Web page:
The United Nations has said that it was struggling to cope with an “unrelenting flow” of families fleeing violence in Syria, as the number of documented refugees topped 700,000.
Sybella Wilkes, a spokeswoman for the UN’s refugee agency UNHCR, said that the number of families seeking refugee across the border had risen “dramatically”, with more than 3,000 crossing into Jordan on Monday alone. Some 712,000 refugees had registered with the UNHCR or were awaiting registration, though true figures are likely to be much higher as many are wary of making themselves known to authorities.
Atrocities like the discovery of dozens of bodies in an Aleppo canal who appeared to have been summarily executed, underline the horror they are escaping. An upsurge of violence in Deraa has led entire villages to pack up and leave, according to officials in Jordan, where a new refugee camp is being hastily constructed after 21,000 people arrived in the last week alone.
In Lebanon, where there are no official camps, refugees construct their own tents in shanty communities or take shelter in garages, empty shops and storerooms.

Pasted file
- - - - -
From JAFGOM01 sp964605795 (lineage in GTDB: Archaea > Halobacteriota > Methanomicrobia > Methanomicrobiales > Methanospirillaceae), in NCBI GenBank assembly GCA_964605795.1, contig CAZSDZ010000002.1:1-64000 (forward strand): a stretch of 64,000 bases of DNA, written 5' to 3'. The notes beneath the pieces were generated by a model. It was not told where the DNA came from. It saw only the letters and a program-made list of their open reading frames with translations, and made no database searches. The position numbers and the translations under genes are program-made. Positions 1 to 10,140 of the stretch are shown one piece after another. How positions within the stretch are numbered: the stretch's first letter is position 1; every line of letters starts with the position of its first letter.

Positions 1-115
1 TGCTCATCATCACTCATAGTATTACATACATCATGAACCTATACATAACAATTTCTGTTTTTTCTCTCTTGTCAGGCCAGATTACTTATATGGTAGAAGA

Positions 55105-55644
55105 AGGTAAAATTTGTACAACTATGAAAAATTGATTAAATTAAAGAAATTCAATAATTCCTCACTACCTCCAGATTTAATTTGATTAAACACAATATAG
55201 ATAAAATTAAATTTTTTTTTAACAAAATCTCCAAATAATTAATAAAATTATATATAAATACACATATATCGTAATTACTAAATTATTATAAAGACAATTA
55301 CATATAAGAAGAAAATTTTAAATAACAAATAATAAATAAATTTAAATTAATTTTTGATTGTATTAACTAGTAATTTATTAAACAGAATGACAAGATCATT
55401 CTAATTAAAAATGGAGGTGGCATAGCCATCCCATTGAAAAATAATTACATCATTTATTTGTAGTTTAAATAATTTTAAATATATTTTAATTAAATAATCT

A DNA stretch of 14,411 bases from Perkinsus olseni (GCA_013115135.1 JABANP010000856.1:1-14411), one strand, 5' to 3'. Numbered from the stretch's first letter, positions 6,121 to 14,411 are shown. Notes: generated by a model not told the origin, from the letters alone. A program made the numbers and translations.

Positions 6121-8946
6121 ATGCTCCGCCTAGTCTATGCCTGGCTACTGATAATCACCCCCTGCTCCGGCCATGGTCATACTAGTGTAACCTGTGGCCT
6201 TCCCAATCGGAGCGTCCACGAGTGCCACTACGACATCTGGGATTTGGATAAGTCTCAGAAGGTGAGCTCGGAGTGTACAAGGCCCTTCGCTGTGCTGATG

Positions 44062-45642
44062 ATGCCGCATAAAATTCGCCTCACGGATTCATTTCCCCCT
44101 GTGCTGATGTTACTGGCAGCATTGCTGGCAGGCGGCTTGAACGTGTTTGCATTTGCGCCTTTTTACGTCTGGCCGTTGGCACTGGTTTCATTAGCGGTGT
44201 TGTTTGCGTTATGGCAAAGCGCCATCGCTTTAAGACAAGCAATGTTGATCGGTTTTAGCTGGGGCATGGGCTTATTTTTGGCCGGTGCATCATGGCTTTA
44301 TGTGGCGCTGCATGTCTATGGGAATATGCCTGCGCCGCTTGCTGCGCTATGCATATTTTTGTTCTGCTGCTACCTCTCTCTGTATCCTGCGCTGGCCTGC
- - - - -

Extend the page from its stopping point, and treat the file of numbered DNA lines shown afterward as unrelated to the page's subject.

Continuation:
“We have seen an unrelenting flow of refugees across all borders,” said Ms Wilkes. “We are running double shifts to register people. We are trying to clear a backlog of people because the numbers have gone up so dramatically (in Jordan and Lebanon).”
The influx is exacerbated by a funding crisis, with the UN’s appeal for $1.5bn to assist those displaced inside and outside the country only 3 per cent funded. The organisation hopes to plug some of its shortfall at a crucial donor meeting in Kuwait.
Save the Children said the funding shortfall is leaving thousands of families without essential aid. It said its $35.9m programme for Syria is only a third funded so far. Travelling with the aid agency to the Lebanese town of Baalbek, The Independent met with refugees who were struggling to survive after the area was battered by bitter winter storms.
“I left because of my children, they couldn’t sleep, there was shooting, bombing and the stress meant they stopped eating,” said Maryam, who fled from the town of Al Qusair. “But life is so hard here, we don’t have fuel or electrify and this place leaks heavily.”
The US pledged an additional $155m (£98m) in aid, which it said would be used for immunisation, and buying food and winter supplies. The UK donated a further £21m at the weekend, taking the total provided for humanitarian aid in Syria to £89.5m.
“The relief we send doesn’t say ‘Made in America,’ but make no mistake — our aid reflects the commitment of the American people,” said President Barak Obama.Reuse content